Dec 292017

Pakistan Awami Tehreek (PAT) founder Tahirul Qadri and PPP Co-Chairman Asif Ali Zardari on Friday adressed their second joint-press conference of the month — with opposition leader Khursheed Shah by their side — to urge Punjab Chief Minister Shahbaz Sharif and his Law Minister Rana Sanaullah to resign for their role in the 2014 Model Town tragedy.

Speaking to the media on the eve of Saturday’s 'All Parties Conference' (APC), Zardari reassured Qadri of his full support on the matter, saying: "We have been with him on the matter from the start. It was all on television how people were martyred. People say 14 were martyred but I say 100 were martyred because many ended up with permanent disabilities on that day. This happened in the age of media."

"We have always struggled for justice. We demand again that Shahbaz Sharif and Rana Sanaullah should step down. They are influencing the inquiry," he said, before adding: "In my view, our struggle will pay off. If not today, then tomorrow — but justice will be served."

But while Zardari offered his party's full support to Qadri on the matter at hand, he discouraged speculation that it would lead to anything beyond. "We are with him on this position, but everyone has their own politics," he said.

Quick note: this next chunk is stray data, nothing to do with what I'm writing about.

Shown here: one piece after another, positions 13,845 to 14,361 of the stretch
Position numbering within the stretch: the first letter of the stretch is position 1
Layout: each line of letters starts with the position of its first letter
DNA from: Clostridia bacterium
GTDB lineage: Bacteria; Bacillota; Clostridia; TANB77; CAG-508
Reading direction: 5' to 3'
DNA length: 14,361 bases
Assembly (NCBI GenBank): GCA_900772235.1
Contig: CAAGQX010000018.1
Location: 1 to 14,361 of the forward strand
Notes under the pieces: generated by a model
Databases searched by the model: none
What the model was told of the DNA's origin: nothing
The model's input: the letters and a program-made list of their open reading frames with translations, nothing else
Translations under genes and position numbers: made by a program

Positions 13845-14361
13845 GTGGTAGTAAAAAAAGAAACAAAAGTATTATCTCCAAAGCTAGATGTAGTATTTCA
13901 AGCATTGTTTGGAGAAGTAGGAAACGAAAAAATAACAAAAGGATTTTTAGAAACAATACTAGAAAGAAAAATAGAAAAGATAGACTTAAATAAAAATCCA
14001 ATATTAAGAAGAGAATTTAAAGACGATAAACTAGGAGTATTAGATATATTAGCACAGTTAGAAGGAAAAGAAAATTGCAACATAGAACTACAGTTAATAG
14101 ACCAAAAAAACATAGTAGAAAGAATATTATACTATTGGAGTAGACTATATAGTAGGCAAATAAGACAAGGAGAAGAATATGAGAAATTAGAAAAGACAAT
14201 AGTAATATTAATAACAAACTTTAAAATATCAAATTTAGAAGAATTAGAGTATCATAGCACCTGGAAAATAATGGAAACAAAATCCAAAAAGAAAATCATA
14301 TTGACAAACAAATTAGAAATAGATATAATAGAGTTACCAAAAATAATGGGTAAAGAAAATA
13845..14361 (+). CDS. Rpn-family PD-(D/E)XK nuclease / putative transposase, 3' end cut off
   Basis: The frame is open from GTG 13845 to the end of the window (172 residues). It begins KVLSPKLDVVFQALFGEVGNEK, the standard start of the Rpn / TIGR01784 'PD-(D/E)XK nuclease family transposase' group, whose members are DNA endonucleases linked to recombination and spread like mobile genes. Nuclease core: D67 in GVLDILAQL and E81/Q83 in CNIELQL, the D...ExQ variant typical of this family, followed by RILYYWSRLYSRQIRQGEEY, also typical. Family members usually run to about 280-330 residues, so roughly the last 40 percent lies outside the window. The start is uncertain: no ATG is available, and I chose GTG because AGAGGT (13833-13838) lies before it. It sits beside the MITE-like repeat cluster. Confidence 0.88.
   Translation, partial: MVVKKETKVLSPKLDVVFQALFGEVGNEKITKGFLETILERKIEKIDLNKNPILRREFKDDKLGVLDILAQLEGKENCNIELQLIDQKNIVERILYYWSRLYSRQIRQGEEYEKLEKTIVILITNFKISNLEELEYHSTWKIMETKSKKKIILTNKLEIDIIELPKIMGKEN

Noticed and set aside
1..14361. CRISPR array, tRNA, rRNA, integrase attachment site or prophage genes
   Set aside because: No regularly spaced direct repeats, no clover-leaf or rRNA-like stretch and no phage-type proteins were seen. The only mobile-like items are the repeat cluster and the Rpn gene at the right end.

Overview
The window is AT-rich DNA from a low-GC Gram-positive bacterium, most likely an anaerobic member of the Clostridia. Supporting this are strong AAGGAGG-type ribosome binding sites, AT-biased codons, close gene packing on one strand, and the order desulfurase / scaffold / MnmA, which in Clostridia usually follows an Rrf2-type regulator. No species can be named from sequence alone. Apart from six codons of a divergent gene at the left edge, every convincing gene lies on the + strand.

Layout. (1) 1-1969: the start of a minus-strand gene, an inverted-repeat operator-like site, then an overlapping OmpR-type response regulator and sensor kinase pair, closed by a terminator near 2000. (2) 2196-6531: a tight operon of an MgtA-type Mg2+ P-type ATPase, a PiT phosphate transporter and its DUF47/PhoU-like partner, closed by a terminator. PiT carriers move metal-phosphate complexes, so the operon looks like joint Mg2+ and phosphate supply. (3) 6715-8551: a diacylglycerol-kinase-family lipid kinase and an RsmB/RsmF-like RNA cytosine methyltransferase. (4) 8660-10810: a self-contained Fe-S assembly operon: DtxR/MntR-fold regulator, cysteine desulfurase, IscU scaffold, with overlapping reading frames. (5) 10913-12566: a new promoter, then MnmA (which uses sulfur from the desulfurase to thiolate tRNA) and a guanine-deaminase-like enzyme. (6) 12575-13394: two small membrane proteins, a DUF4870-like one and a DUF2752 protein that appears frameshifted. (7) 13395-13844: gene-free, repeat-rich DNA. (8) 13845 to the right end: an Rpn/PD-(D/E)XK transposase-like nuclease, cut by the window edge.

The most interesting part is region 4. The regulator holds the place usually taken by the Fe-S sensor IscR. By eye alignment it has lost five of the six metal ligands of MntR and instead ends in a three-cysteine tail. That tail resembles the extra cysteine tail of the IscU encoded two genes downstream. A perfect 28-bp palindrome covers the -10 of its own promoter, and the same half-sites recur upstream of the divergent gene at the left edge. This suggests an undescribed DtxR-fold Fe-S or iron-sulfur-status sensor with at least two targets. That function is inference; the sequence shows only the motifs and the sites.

When asked why he has repeatedly turned down the PML-N's overtures for reconciliation, Zardari explained: "They have indebted our future generation, so even if I stand with them, the nation will not accept."

Zardari also said that Khawaja Saad Rafique's recent remarks about Pakistan Army were an attempt "to hurt democracy some more so they can claim that there was a conspiracy against them and that 'I did nothing'."

Khursheed Shah echoed Zardari's sentiments on the Model Town incident, saying: "Everyone should get justice. Only the rich get justice here. Now all eyes are on whether the poor get justice in this country or not."

Several members of the ruling party, including Shahbaz and Rafique have recently flown to Saudi Arabia, with some suggesting that a new National Reconciliation Ordinance, courtesy of the kingdom, could be in the works.

But Qadri discouraged such speculation, saying that neither Arab authorities should nor they would interfere in Pakistan's internal matters.

"Nothing of this sort will happen; Saudi authorities will do nothing for them," he said. "We have our departments. We don't believe in others making decisions for us. You hear them everyday saying that political decisions should not be taken to courts. And now they have gone to other countries' darbars [courts] for themselves. They should be ashamed."

Zardari and Qadri had also held a joint-presser on December 7.

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